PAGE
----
3) Bis-Phenol A (BPA) and its derivatives are commonly used additives in plastics and resins. They are highly concerned for their potential reproductive toxicity, and under public pressure to be removed from consumer cleaning products and packaging. Consumers who care should look for BPA-free product claims or labeling as part of their purchasing decisions.
4) Phthalates are a group of chemicals as plasticizers for PVC and used as solvents and emulsifiers and fragrance binders in cleaning products. They are highly concerned for their potential reproductive toxicity and under public pressure to be removed from consumer cleaning products and packaging. Consumers who care should look for Phthalates free in product claims or labeling in their purchasing decisions.
5) Parabens are a group of chemicals commonly used as preservatives and insecticides in consumer cleaning and beauty care products. They are highly concerned for their potential reproductive toxicity and under public pressure to be removed from consumer cleaning products and packaging. Consumers who care should look for Paraben free in product claims or labeling in their purchasing decisions.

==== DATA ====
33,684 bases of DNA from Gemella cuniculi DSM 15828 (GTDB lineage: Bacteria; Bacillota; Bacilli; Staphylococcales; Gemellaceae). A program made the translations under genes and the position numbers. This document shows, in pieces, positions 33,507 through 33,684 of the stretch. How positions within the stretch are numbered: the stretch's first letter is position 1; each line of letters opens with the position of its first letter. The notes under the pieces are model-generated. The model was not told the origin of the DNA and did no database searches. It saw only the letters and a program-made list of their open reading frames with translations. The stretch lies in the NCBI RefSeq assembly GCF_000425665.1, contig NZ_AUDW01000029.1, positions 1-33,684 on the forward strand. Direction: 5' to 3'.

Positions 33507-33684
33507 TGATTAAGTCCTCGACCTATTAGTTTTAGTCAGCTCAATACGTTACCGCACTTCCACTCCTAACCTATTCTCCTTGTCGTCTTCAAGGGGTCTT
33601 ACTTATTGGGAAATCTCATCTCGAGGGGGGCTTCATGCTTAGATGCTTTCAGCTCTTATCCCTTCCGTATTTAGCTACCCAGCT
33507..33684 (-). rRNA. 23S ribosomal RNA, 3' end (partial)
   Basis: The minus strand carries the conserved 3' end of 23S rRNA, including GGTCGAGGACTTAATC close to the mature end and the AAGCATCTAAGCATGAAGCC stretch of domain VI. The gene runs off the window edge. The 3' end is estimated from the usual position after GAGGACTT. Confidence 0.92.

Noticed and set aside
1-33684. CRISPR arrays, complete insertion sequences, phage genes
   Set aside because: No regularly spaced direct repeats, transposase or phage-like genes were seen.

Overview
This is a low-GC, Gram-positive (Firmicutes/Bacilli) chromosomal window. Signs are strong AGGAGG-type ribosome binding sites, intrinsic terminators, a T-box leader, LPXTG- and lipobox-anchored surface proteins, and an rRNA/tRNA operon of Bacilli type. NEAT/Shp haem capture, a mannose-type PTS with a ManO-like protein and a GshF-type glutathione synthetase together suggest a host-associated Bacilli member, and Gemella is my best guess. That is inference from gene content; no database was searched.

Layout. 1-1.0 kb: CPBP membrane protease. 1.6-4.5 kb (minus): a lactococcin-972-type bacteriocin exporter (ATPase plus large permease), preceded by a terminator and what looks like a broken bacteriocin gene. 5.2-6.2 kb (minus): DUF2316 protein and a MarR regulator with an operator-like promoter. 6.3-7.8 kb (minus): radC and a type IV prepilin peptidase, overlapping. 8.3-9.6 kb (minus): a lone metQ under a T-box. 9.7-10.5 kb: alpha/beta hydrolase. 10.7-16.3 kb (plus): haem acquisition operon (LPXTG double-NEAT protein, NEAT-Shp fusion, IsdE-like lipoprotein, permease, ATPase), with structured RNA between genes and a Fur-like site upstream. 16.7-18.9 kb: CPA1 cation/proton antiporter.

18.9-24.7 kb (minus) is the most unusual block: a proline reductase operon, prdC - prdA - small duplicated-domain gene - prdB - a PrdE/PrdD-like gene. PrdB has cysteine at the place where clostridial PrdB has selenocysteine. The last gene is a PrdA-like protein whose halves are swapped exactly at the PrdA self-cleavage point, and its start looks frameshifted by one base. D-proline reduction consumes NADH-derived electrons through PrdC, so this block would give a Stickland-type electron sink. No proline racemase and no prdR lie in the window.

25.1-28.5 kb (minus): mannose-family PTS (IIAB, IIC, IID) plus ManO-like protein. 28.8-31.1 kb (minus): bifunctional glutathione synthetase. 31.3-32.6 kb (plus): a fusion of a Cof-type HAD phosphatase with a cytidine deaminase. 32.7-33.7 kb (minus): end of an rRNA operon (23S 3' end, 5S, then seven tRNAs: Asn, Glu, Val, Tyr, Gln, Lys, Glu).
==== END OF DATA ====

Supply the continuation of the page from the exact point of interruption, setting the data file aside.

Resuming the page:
6) Triclosan is an antimicrobial agent and insecticide used to be very popular and commonly applied in the personal and household cleaning products. Recently passed regulations at US Federal, state and local government agencies have greatly reduced its use due to reproductive toxicity and bio persistency concerns.
Another group of chemicals harm the reproductive systems through different mechanisms. For example, the active oxygen from those chemicals listed below may bind and interact with the hydrocarbons and proteins in living organisms. As a result, they inhibit the metabolic processes and interfere normal functions of reproductive and development systems:
7) Ethylene Oxide: it is an identified carcinogen by US EPA. Based on animal testing results, it also has serious safety concerns for potential harmful effects on reproductive systems. Ethylene oxide is the reactant used to produce Polyethylene Glycols (PEG), PEG derivatives, and ethoxylated surfactants such as SLES and Laureth-N (N=6,7…). Certain PEG and ethoxylated surfactants may carry special claims to be ethylene oxide free, otherwise those chemicals are susceptible for potentially carrying residual amounts of ethylene oxide in the finished products.